The Importance of Technology to Education #edtech

In light of last week’s FOTE12 event in London, I found this excellent video from Prof Stephen Heppell, talking about the education system in Australia (and a dire warning to the English education system at the same time):

http://www.youtube.com/watch?v=uwLB2IEoXe0

YouTube: Professor Stephen Heppell – Importance of Technology to Education

“Schools are these extraordinary intellectual powerhouses that are at the heart of our future – connecting them up is essential if we’re going to bring the collective ingenuity of those minds together. But it’s that ability to crowdsource so many smart people, so many keen children, so many extraordinary communities and families, so many professional teachers. I’m in awe of where this all going to go in the next decade.”

“This isn’t about how much money you’ve got. This isn’t about what your parents do. This is about have you got the ingenuity, have you got the horse power between your ears, to really make a difference with this? And I’ll tell you what, we’re going to need every single kid on the planet, every single kid, to be part of this. What we can prototype with the NBN (National Broadband Network) is what ubiquitous learning looks like, what we can prototype is what learning looks like when everybody has access.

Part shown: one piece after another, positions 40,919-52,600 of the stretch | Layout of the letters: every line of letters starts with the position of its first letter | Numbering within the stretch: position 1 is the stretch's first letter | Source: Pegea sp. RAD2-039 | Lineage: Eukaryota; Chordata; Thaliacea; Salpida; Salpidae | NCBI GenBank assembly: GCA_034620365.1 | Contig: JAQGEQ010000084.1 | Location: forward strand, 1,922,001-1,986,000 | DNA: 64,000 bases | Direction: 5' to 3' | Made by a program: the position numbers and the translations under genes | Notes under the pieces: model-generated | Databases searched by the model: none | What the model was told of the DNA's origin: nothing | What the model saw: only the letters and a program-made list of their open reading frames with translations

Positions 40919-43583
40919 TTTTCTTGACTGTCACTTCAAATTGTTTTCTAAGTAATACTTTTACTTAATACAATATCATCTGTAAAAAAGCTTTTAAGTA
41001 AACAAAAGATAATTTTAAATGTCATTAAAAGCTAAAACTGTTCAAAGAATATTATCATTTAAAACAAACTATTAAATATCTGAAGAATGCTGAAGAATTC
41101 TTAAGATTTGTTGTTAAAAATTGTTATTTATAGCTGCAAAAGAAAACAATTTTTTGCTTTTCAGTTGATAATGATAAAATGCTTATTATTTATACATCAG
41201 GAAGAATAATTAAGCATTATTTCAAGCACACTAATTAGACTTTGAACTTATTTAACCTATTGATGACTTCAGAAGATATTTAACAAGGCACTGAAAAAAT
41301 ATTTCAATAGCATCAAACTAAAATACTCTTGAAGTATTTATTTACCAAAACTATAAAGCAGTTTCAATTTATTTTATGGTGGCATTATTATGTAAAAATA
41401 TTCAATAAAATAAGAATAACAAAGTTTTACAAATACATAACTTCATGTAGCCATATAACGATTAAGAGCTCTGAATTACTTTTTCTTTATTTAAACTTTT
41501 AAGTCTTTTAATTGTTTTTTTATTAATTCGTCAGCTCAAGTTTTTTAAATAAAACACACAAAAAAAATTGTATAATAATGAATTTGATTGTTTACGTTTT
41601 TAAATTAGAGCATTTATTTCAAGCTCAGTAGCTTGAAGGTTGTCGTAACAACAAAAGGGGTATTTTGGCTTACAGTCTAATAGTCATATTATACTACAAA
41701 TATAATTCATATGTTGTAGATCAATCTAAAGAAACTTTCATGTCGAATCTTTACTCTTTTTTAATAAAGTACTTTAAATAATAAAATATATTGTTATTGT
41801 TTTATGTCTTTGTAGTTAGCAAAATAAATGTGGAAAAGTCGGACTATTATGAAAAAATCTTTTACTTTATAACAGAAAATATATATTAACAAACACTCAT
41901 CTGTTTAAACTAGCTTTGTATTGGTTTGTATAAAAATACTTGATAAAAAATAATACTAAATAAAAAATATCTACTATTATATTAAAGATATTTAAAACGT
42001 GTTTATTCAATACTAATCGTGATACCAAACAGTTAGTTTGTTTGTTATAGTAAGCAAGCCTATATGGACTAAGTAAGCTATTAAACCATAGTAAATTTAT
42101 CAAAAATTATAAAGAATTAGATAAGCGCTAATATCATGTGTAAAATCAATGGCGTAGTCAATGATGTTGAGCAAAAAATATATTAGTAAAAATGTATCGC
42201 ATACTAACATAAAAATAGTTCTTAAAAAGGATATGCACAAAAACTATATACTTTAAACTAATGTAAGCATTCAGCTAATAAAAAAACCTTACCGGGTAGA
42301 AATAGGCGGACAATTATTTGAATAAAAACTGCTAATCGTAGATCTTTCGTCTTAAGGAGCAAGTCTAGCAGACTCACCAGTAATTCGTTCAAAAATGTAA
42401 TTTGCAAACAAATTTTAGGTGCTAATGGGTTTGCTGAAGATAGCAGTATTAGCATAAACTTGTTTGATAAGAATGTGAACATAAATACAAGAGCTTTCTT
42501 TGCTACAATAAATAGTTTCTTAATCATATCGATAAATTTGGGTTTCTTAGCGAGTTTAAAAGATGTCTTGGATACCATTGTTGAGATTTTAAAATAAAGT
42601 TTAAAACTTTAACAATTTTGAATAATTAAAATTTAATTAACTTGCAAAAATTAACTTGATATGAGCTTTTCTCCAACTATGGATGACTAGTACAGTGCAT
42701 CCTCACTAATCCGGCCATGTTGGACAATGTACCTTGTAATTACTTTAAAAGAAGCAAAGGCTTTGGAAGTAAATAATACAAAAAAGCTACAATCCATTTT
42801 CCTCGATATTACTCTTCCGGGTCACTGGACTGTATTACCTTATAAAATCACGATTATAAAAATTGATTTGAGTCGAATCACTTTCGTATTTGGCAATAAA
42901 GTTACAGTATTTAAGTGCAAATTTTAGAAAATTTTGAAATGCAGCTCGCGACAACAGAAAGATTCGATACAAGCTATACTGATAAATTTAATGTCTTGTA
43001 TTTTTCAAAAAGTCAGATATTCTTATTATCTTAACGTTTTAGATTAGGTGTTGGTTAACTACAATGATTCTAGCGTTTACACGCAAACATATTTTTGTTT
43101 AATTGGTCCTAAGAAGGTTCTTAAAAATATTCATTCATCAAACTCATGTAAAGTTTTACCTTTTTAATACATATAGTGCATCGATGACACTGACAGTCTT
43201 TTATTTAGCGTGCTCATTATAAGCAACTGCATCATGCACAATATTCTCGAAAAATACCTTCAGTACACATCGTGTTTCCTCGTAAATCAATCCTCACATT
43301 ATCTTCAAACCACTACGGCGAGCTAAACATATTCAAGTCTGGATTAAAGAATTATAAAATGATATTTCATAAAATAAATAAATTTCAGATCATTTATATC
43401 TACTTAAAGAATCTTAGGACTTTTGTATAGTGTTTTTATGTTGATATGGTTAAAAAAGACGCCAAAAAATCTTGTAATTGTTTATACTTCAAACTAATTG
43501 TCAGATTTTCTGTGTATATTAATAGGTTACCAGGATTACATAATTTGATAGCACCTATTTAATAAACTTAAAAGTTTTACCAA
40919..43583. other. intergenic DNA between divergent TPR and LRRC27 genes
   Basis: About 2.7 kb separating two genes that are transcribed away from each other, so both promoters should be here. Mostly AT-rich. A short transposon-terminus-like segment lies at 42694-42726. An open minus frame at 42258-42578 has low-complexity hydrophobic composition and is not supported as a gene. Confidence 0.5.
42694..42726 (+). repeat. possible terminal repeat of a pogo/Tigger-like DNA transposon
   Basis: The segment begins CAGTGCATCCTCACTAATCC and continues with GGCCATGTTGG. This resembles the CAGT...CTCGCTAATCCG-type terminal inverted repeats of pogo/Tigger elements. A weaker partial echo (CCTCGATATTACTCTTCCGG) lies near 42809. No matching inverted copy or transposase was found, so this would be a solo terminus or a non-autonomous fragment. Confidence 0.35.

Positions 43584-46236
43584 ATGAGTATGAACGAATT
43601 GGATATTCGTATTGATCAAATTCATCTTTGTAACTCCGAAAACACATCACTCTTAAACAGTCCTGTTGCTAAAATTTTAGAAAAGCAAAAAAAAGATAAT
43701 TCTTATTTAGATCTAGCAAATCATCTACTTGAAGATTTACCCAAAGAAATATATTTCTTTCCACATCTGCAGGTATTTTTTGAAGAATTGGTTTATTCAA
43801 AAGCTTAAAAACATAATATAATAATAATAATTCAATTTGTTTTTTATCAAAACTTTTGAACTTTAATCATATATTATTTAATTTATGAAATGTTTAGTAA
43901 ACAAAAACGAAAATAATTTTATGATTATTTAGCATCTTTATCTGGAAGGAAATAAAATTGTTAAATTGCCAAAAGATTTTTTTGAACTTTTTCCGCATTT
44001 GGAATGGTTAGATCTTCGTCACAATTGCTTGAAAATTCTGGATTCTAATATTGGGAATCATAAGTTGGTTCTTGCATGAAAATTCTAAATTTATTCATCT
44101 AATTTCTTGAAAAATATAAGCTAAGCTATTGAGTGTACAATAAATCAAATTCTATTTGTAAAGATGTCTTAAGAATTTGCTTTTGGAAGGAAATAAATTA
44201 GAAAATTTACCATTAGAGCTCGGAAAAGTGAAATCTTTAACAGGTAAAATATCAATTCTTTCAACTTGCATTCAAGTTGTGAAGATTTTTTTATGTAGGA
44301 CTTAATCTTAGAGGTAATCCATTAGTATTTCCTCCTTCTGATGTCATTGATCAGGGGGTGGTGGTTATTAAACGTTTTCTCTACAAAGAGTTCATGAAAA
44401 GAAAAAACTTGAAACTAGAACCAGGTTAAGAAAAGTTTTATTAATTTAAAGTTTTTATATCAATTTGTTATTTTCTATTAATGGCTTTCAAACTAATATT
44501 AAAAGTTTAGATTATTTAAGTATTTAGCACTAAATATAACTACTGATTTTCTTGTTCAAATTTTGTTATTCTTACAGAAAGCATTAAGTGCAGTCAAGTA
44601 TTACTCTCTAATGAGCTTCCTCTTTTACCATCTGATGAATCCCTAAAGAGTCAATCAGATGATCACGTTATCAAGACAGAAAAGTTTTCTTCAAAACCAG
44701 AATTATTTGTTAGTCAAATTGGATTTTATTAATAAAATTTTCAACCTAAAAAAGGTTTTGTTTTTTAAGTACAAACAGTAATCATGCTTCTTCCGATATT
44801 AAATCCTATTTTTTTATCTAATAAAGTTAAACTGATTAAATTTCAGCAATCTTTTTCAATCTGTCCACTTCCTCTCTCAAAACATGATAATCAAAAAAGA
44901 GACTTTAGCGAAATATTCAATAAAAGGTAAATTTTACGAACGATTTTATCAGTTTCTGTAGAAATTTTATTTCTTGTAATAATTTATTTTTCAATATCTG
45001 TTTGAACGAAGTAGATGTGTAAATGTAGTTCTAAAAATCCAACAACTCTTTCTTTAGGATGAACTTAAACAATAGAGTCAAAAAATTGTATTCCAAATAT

[emphasis above is mine].

I’m sure we’re all aware of what resources can do for learning, where everyone has the access and ability to learn from what’s available, but it’s also about how these resources are introduced, managed, implemented, and ‘taught’ that makes them work for everyone (MOOC anyone?). From the above video and from a little reading I’ve done around the NBN and Stephen’s work in Australia it really does sound like they’re trying hard to, and already achieving, good results from this initiative.

UK take note … before it’s too late.